2.Sponges

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Sponges
Phylum Porifera
Phylum Porifera – Pore Bearers
Water flow
Osculum
Central cavity
Pores
Choanocyte
Spicule
Pore cell
Pore
Epidermal cell
Archaeocyte
• Groups of specialized cells, do not form true tissues or
organs
• Sessile-attached to surface
• Pores allow water/plankton to circulate
(suspension/filter-feeders)
• Asymmetry
• Choanocytes – collar cells that pump water in with
flagella, create currents and trap food particles
• Osculum – large opening for water to exit
• Feeding, circulation, excretion, respiration
• Simple skeleton
– Spicules – transparent support structures made of
calcium carbonate/silica
– Spongin - protein
– Amebocytes – mobile cells to secrete spicules and
Feeding
• Suspension/Filter feeders-actively filtering
food particles
• Intracellular digestion
• Choanocytes trap food/pass it on
• Amebocytes – complete digestion by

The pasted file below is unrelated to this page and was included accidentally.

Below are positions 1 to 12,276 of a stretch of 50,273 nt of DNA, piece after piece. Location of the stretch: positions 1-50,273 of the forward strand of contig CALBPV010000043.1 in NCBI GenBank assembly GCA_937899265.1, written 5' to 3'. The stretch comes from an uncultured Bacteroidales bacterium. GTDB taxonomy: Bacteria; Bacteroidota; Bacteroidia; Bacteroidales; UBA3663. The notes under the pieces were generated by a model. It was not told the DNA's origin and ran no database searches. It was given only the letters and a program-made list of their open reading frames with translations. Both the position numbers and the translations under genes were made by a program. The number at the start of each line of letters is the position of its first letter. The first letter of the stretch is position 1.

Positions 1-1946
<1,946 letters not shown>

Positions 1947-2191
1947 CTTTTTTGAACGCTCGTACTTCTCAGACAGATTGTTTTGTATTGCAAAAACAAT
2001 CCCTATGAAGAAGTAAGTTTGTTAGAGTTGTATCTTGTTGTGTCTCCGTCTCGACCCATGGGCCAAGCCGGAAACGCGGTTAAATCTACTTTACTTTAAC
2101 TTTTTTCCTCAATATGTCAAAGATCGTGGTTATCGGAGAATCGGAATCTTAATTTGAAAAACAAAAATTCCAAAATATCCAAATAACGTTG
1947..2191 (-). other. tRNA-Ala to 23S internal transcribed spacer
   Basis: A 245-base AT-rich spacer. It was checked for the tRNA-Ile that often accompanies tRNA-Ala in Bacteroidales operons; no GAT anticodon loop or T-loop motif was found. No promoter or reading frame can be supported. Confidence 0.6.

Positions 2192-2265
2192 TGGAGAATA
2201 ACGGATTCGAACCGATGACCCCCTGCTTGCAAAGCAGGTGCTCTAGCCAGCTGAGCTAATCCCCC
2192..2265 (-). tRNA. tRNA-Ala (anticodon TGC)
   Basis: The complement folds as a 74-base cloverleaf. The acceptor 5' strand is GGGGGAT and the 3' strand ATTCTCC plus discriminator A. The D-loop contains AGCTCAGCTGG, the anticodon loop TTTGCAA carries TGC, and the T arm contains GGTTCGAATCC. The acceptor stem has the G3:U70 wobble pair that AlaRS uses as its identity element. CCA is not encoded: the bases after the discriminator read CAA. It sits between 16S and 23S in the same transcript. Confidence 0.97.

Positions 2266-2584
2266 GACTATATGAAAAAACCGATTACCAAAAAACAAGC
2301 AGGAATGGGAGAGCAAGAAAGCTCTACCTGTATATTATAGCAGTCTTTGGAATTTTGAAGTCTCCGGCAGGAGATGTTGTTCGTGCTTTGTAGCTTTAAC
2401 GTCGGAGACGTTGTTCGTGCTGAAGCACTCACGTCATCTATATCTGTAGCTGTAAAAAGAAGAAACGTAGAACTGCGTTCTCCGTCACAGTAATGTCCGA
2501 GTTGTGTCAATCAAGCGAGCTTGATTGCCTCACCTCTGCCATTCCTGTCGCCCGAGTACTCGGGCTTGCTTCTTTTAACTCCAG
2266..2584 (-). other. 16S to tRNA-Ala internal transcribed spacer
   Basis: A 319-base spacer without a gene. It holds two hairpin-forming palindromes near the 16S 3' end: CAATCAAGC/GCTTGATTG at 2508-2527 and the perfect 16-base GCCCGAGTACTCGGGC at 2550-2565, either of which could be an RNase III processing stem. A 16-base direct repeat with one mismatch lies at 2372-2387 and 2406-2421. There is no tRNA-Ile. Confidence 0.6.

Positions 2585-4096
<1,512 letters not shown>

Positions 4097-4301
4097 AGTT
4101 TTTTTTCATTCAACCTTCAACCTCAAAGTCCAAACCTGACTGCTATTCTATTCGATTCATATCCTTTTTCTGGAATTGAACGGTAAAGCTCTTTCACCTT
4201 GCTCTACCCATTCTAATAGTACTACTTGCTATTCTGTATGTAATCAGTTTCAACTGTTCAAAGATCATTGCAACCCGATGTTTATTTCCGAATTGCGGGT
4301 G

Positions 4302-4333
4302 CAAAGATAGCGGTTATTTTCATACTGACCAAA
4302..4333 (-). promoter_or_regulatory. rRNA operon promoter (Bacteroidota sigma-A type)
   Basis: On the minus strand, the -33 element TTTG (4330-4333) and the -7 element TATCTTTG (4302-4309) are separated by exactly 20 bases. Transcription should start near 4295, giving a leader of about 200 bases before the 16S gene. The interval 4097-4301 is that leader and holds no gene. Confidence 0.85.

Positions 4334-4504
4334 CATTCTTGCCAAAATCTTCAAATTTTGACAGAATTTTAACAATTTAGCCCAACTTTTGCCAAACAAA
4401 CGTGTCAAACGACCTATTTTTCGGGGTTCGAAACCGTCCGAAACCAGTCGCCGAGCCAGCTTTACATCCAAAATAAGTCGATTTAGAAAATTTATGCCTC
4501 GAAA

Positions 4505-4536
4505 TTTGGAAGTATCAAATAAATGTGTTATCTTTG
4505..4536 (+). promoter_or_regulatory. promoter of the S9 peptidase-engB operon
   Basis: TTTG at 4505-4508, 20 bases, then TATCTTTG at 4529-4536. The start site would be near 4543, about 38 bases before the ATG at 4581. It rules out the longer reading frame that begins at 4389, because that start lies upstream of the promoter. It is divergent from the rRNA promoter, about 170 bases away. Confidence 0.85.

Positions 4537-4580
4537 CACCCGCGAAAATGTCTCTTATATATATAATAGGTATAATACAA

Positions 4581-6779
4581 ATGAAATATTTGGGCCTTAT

transporting and storing food particles
Respiration, Feeding,
Excretion
• Water circulation
• diffusion
Response
• Lacks nervous system
• Produce toxins
Sexual Reproduction and Life
Cycle
MEIOSIS
Sperm from a sponge are
released into the surrounding
water-Spawning. Water currents
carry the sperm to other
sponges.
Haploid (N)
Diploid (2N)
New sponge
Sperm (N)
Mature sponge
Metamorphosis (2N)
Egg (N)
Swimming larva
The zygote
develops into a
free-swimming
larva. Water
currents carry the
larva until it
attaches to a
surface and grows
into a new sponge.
Larva (2N)
Sperm enter another sponge
through pores. The sperm are
carried to eggs inside the body
wall. Sperm fertilize eggs.
FERTILIZATION
Reproduction – Cont.
• Sexual Reproduction
Gametes-sex cells developed from certain
amebocytes (most sponges can produce both)
• Asexual Reproduction
Budding-branches or buds break off and grow
into separate sponges identical to parent
Types of Sponges
• Encrusting-form thin growths on
rocks/dead coral (sometimes bright colors)
Red bearded sponge
• Glass-anchored in deep-water
sediments, lace-like skeleton of fused
spicules (ex. Venus Flower Basket)
• Boring-bore thin channels through
calcium carbonate shells such as
oysters and coral
• Coralline/Sclero-calcium carbonate
skeleton with spicules and spongin form
under its body (first known as fossils)
Ecology
• Symbiotic relationships with bacteria,
algae, protists
• Habitats
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